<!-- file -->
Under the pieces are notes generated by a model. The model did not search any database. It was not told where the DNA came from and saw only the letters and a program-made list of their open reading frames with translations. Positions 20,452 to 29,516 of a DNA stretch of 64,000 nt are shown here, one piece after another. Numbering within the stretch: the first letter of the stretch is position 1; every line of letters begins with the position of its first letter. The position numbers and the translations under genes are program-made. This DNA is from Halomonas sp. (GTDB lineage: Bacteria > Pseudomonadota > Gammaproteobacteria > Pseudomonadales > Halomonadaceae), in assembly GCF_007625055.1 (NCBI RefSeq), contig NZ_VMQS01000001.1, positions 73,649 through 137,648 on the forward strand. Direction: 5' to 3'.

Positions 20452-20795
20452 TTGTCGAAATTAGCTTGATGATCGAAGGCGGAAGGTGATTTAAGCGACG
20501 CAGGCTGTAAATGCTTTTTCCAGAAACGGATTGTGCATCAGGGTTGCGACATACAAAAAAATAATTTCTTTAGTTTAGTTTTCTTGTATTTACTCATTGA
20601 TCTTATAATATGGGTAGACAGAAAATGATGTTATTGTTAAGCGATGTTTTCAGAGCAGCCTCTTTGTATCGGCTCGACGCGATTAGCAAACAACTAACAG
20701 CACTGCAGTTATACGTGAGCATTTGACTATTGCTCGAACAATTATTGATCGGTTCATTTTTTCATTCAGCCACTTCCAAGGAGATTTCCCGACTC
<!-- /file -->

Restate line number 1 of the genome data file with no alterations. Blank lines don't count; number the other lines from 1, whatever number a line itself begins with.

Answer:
Under the pieces are notes generated by a model. The model did not search any database. It was not told where the DNA came from and saw only the letters and a program-made list of their open reading frames with translations. Positions 20,452 to 29,516 of a DNA stretch of 64,000 nt are shown here, one piece after another. Numbering within the stretch: the first letter of the stretch is position 1; every line of letters begins with the position of its first letter. The position numbers and the translations under genes are program-made. This DNA is from Halomonas sp. (GTDB lineage: Bacteria > Pseudomonadota > Gammaproteobacteria > Pseudomonadales > Halomonadaceae), in assembly GCF_007625055.1 (NCBI RefSeq), contig NZ_VMQS01000001.1, positions 73,649 through 137,648 on the forward strand. Direction: 5' to 3'.